Grow Your Skills with a Daily Challenge
There's no better way to grow your skills than daily, deliberate practice. In this post, I dive into what that is, how to do it in a way that's fun and effective, and how to apply it to grow your coding, design, or entrepreneurship skills.
In his book, Atomic Habits, James Clear tells the story of a photography professor who gives his students two different assignments.
The first group of students is tasked with taking 1 perfect photo.
The second group is tasked only with taking 100 photos.
The first group would be graded on the quality of their image, and the second on the quantity.
The professor was surprised to find that the quantity group produced a significantly greater number of high-quality photos than the quality group.
At the end of the term, he was surprised to find that all the best photos were produced by the quantity group. During the semester, these students were busy taking photos, experimenting with composition and lighting, testing out various methods in the darkroom, and learning from their mistakes. In the process of creating hundreds of photos, they honed their skills. Meanwhile, the quality group sat around speculating about perfection. In the end, they had little to show for their efforts other than unverified theories and one mediocre photo.
There is a lot to be learned about growing our skills in this little paragraph. I tend to suffer greatly from information overload and decision fatigue.
I plan for days, writing down exactly what I'm going to do and how I'm going to do it, figuring out every last detail, and then that little gremlin called doubt creeps in.
I start wondering if I really chose the best plan, maybe I should tweak this part, actually this part could be better too.
This happens when trying to learn a new skill, starting a new business, basically any long-term growth project I try to undertake.
I've recently begun to appreciate the importance of the JFDI attitude.
But, there's a good and a bad way to go about it.
Opening up a design program and starting to randomly throw things together with no plan whatsoever isn't going to cut it either.
The key is implementing a system not for the perfect business, perfect learning plan, perfect app, etc.
The goal is to create a system for consistently and effectively practicing those things.
So how can we balance having an organized, structured plan for accomplishing something with making sure that we actually get the work done?
My current favorite is practicing a daily challenge.
The Daily Challenge
I have a lot of interests, and a lot of things I want to accomplish for myself.
If I'm not careful, I get overwhelmed and end up accomplishing very little over the long term.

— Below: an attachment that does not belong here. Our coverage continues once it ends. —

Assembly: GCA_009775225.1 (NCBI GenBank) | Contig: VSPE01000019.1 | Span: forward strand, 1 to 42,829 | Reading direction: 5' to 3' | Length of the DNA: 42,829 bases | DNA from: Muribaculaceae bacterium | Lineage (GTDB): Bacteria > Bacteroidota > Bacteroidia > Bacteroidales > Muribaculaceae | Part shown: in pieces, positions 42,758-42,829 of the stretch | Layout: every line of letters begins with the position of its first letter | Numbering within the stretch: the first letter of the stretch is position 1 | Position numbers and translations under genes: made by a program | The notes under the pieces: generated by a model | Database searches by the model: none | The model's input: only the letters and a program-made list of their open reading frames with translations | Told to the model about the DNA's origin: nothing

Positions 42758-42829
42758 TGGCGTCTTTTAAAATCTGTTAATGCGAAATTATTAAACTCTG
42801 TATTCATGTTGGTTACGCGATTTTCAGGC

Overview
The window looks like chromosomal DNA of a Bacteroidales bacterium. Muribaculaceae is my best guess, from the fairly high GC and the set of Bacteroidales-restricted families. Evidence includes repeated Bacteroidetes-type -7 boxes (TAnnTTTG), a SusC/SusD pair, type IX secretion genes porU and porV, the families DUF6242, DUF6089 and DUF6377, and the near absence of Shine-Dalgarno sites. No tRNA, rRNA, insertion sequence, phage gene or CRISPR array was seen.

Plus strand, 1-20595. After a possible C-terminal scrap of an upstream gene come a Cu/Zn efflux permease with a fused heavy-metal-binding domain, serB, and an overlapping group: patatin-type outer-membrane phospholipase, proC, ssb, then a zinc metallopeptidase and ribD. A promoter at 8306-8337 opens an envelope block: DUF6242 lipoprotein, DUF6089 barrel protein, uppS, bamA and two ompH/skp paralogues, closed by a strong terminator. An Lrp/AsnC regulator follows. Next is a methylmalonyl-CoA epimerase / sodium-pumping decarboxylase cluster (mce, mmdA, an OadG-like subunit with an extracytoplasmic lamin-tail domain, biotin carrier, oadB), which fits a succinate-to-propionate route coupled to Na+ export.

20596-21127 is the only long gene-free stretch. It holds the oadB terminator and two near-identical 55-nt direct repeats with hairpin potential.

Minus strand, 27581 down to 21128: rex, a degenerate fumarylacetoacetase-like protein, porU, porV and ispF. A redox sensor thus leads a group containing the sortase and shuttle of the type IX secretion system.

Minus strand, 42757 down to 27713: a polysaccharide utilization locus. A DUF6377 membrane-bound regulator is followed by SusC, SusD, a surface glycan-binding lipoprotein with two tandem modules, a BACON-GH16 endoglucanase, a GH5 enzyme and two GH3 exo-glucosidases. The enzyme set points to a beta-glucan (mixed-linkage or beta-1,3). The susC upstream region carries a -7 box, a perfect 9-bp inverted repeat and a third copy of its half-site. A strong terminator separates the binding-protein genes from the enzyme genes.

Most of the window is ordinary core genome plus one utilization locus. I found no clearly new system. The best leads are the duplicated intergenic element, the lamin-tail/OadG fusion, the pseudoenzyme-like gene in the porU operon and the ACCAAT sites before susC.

One solution that has worked well for me to combat this is a daily challenge.
They provide a good balance of giving a step by step plan with an emphasis on doing work consistently every day.
If you can take part in a challenge and then implement the habits you learned into your normal routine, you are well on your way to a drastic improvement in your skills.
Here are a few challenges I'm currently taking part in, two are being run by others, and my assignments are being given to me, and one is a challenge I'm handling myself.
UI Design Challenge
I've been working on growing my UI design skills for a few months now. One of the courses I'm in to help with that process is Laura Elizabeth's Design Fundamentals.
As part of that class, she recently hosted a 7 Day UI Design Challenge for students.
Every day, she gives us a UI element to design, and we spend up to an hour designing it.
This is a great example of a simple challenge that will rapidly develop your skills.
You could take this same concept and apply it to coding, marketing, social media, or anything else you are trying to get good at.
Couple it with writing publicly about the process and you have the beginnings of building a solid personal brand.
28 Day Kajabi Challenge
I'm currently in the process of starting and launching a course designed to help photographers create websites that grow their business.
In order to do this, I'm using Kajabi and following along with a challenge they have posted.
This type of challenge is more targeted to a specific goal than the other, but the focus is still on small, daily actions.
The 100 Day Project
Finally, I'm in the middle of creating a mobile app from scratch using React Native, and I'm accomplishing that goal via a 100 Day Project.
The goal is simple, work on one project every day for 100 straight days.
This one obvisouly has the biggest commitment, but sticking to it can have a drastic impact on your creative skills.
If you're looking for a way to effectively grow your skills, creating a daily challenge for yourself is a great place to start.
My name is Ken. I design, code, and write.
I'm greatly interested in the process of taking websites, software, and digital products from idea all the way to execution and beyond.
I write about the intersection of design, development, marketing, and entrepreneurship, and how to build great things that make a difference.
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